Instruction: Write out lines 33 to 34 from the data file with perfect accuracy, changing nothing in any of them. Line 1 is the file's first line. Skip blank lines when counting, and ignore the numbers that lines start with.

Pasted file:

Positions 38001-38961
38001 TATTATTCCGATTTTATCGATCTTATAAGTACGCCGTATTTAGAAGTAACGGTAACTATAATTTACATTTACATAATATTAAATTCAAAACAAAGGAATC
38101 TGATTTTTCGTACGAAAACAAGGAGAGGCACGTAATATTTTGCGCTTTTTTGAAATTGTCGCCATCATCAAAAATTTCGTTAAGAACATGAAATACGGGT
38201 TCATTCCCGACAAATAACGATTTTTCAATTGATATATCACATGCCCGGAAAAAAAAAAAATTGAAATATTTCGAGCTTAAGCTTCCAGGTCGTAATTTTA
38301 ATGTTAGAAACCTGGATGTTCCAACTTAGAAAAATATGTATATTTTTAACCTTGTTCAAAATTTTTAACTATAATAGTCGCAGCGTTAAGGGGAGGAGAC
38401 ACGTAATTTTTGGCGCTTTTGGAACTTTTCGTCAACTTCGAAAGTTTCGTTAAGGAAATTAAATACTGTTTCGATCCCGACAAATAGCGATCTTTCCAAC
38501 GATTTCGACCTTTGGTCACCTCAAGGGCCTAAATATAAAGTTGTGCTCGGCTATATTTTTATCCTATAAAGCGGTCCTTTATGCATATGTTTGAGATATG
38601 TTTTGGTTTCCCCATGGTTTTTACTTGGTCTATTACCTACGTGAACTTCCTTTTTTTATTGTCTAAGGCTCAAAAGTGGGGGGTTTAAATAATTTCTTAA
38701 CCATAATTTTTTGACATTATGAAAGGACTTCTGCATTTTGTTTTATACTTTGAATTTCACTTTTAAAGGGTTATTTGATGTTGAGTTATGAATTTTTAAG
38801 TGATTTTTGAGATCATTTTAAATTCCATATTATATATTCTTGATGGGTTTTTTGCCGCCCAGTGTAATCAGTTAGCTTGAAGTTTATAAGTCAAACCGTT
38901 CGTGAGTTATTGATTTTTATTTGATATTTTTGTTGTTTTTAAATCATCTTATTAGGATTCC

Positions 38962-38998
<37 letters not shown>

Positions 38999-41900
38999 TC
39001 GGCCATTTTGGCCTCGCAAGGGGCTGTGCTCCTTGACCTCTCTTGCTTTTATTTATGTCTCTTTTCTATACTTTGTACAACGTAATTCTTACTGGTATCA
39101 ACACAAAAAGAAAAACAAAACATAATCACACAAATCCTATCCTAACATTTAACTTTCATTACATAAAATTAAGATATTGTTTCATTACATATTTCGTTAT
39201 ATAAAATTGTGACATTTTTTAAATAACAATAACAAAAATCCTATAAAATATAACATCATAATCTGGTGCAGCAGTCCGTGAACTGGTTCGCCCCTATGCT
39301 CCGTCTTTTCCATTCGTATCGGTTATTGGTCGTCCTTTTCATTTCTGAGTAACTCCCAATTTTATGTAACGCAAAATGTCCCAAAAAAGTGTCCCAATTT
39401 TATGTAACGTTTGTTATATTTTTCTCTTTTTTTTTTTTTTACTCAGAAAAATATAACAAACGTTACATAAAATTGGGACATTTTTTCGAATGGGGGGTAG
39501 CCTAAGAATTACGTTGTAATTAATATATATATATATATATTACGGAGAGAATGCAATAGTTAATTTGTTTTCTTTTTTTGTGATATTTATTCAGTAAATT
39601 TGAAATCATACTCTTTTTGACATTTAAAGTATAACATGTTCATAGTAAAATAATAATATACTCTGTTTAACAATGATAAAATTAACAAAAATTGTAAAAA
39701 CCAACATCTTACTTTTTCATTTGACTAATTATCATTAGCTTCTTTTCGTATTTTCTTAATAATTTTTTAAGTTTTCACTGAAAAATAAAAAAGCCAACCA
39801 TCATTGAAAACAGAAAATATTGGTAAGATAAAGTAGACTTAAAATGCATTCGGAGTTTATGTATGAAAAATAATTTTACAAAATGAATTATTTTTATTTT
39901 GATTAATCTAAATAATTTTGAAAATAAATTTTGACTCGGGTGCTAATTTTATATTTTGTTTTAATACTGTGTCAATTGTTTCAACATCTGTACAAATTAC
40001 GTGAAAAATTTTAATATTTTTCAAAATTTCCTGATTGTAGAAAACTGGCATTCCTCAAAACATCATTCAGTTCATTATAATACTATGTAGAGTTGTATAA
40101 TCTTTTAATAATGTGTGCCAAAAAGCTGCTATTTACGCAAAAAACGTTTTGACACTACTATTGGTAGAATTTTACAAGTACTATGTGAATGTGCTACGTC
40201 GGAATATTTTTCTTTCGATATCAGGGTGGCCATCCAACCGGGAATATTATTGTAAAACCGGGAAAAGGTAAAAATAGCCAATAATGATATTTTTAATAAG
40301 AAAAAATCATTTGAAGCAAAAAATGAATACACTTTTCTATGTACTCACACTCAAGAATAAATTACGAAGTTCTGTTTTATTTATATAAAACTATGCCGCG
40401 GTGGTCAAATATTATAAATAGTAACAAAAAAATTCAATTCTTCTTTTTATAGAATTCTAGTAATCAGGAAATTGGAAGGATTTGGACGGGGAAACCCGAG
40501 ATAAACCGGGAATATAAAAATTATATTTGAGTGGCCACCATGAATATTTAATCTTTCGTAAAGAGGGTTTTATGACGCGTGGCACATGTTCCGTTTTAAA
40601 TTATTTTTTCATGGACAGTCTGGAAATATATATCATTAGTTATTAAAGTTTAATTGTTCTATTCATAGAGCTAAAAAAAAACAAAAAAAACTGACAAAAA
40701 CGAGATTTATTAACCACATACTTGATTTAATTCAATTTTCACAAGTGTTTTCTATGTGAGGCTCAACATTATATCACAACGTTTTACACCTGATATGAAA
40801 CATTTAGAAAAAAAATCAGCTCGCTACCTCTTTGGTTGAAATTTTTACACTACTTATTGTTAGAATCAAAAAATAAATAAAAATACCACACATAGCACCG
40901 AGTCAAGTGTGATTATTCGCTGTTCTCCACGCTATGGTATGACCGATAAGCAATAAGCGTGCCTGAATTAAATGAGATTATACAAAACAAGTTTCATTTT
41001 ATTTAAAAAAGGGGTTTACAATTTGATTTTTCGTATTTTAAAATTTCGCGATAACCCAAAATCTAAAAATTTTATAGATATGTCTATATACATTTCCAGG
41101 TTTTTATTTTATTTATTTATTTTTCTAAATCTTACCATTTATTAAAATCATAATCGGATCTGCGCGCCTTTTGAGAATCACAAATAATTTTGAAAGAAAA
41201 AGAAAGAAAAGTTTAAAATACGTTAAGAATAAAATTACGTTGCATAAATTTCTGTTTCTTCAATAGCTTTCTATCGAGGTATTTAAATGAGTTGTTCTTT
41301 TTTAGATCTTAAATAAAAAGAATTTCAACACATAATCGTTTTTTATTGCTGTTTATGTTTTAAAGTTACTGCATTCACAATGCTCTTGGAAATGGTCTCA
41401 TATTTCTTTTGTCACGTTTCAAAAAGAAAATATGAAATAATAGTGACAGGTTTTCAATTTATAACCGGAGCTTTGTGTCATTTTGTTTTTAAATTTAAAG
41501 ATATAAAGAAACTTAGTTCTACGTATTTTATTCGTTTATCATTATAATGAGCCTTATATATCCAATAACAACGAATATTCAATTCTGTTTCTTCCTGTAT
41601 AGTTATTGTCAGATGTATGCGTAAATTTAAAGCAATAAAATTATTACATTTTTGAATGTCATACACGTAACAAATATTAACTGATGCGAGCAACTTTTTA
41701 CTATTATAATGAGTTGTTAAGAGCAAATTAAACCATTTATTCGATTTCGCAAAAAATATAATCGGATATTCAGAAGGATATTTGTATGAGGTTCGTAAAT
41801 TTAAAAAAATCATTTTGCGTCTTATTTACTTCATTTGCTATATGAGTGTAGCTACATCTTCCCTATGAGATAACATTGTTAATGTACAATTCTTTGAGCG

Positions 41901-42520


40701 CGAGATTTATTAACCACATACTTGATTTAATTCAATTTTCACAAGTGTTTTCTATGTGAGGCTCAACATTATATCACAACGTTTTACACCTGATATGAAA
40801 CATTTAGAAAAAAAATCAGCTCGCTACCTCTTTGGTTGAAATTTTTACACTACTTATTGTTAGAATCAAAAAATAAATAAAAATACCACACATAGCACCG